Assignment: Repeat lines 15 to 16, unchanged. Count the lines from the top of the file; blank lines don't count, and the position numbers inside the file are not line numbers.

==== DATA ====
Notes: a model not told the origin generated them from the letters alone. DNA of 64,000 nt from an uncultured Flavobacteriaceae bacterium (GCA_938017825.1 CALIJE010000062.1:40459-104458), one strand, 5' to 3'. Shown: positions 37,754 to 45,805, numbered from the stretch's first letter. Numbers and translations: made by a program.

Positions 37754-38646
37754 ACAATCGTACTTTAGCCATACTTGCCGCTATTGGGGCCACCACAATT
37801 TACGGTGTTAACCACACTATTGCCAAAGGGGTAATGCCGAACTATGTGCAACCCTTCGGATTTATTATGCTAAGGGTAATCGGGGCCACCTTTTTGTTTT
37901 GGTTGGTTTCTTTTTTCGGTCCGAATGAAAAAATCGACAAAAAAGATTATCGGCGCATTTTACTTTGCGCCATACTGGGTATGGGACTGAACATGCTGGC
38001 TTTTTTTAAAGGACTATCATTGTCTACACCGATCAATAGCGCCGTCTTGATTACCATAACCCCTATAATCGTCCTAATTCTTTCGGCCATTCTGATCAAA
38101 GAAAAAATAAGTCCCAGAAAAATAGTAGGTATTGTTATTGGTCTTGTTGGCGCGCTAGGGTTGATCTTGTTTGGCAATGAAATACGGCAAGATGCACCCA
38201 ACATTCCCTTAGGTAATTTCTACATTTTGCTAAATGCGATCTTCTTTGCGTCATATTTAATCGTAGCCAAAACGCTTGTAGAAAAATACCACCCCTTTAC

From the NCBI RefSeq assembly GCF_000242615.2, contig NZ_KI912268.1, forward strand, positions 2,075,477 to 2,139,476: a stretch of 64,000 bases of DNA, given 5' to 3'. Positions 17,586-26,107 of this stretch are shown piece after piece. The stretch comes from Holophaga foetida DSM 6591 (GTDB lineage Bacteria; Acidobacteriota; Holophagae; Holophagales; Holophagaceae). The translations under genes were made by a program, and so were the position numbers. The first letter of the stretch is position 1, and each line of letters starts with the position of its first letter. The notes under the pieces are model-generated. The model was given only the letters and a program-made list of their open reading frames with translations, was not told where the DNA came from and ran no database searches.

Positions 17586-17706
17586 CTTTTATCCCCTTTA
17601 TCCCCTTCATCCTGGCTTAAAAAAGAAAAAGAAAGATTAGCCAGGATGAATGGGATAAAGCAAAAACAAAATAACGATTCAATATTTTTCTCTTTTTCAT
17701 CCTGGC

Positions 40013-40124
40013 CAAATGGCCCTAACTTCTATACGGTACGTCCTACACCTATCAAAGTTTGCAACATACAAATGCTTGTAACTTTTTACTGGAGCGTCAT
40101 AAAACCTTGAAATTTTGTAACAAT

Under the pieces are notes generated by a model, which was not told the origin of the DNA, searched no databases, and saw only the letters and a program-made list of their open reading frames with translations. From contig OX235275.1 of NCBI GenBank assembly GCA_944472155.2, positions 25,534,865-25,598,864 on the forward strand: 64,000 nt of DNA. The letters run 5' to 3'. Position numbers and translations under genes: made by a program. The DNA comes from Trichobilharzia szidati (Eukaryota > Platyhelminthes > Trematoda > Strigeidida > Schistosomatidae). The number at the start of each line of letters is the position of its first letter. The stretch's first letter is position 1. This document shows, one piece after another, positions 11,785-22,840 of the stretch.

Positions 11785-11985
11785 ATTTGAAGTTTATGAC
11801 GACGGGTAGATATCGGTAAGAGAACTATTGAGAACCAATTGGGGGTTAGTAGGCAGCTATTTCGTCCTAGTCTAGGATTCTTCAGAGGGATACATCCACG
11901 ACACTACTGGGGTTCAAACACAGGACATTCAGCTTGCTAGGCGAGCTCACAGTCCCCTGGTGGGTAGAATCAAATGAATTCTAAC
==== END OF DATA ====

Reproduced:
40013 CAAATGGCCCTAACTTCTATACGGTACGTCCTACACCTATCAAAGTTTGCAACATACAAATGCTTGTAACTTTTTACTGGAGCGTCAT
40101 AAAACCTTGAAATTTTGTAACAAT